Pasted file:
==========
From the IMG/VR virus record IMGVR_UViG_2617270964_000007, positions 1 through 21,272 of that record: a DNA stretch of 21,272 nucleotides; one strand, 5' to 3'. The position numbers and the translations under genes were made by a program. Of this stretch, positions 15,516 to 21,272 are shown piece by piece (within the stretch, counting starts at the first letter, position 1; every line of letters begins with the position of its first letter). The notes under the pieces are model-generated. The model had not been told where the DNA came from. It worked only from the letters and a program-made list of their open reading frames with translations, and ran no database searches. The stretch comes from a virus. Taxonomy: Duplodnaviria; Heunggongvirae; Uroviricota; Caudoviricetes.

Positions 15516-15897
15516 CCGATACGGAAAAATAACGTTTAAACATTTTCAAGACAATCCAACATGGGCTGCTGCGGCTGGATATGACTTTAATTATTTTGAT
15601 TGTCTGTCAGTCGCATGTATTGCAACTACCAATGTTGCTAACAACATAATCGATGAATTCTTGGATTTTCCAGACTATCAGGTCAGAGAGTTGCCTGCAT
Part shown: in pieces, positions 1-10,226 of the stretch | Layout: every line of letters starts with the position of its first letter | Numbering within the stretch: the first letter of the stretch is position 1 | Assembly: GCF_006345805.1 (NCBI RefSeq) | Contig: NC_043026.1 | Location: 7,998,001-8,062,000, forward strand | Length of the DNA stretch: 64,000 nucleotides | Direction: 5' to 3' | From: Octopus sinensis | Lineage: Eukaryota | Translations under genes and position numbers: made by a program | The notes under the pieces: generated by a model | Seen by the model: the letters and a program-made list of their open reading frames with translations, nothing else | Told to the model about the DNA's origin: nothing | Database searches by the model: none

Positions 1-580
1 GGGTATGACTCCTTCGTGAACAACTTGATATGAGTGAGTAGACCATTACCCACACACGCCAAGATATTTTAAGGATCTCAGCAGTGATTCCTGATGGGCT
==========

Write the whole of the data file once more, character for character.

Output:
From the IMG/VR virus record IMGVR_UViG_2617270964_000007, positions 1 through 21,272 of that record: a DNA stretch of 21,272 nucleotides; one strand, 5' to 3'. The position numbers and the translations under genes were made by a program. Of this stretch, positions 15,516 to 21,272 are shown piece by piece (within the stretch, counting starts at the first letter, position 1; every line of letters begins with the position of its first letter). The notes under the pieces are model-generated. The model had not been told where the DNA came from. It worked only from the letters and a program-made list of their open reading frames with translations, and ran no database searches. The stretch comes from a virus. Taxonomy: Duplodnaviria; Heunggongvirae; Uroviricota; Caudoviricetes.

Positions 15516-15897
15516 CCGATACGGAAAAATAACGTTTAAACATTTTCAAGACAATCCAACATGGGCTGCTGCGGCTGGATATGACTTTAATTATTTTGAT
15601 TGTCTGTCAGTCGCATGTATTGCAACTACCAATGTTGCTAACAACATAATCGATGAATTCTTGGATTTTCCAGACTATCAGGTCAGAGAGTTGCCTGCAT
Part shown: in pieces, positions 1-10,226 of the stretch | Layout: every line of letters starts with the position of its first letter | Numbering within the stretch: the first letter of the stretch is position 1 | Assembly: GCF_006345805.1 (NCBI RefSeq) | Contig: NC_043026.1 | Location: 7,998,001-8,062,000, forward strand | Length of the DNA stretch: 64,000 nucleotides | Direction: 5' to 3' | From: Octopus sinensis | Lineage: Eukaryota | Translations under genes and position numbers: made by a program | The notes under the pieces: generated by a model | Seen by the model: the letters and a program-made list of their open reading frames with translations, nothing else | Told to the model about the DNA's origin: nothing | Database searches by the model: none

Positions 1-580
1 GGGTATGACTCCTTCGTGAACAACTTGATATGAGTGAGTAGACCATTACCCACACACGCCAAGATATTTTAAGGATCTCAGCAGTGATTCCTGATGGGCT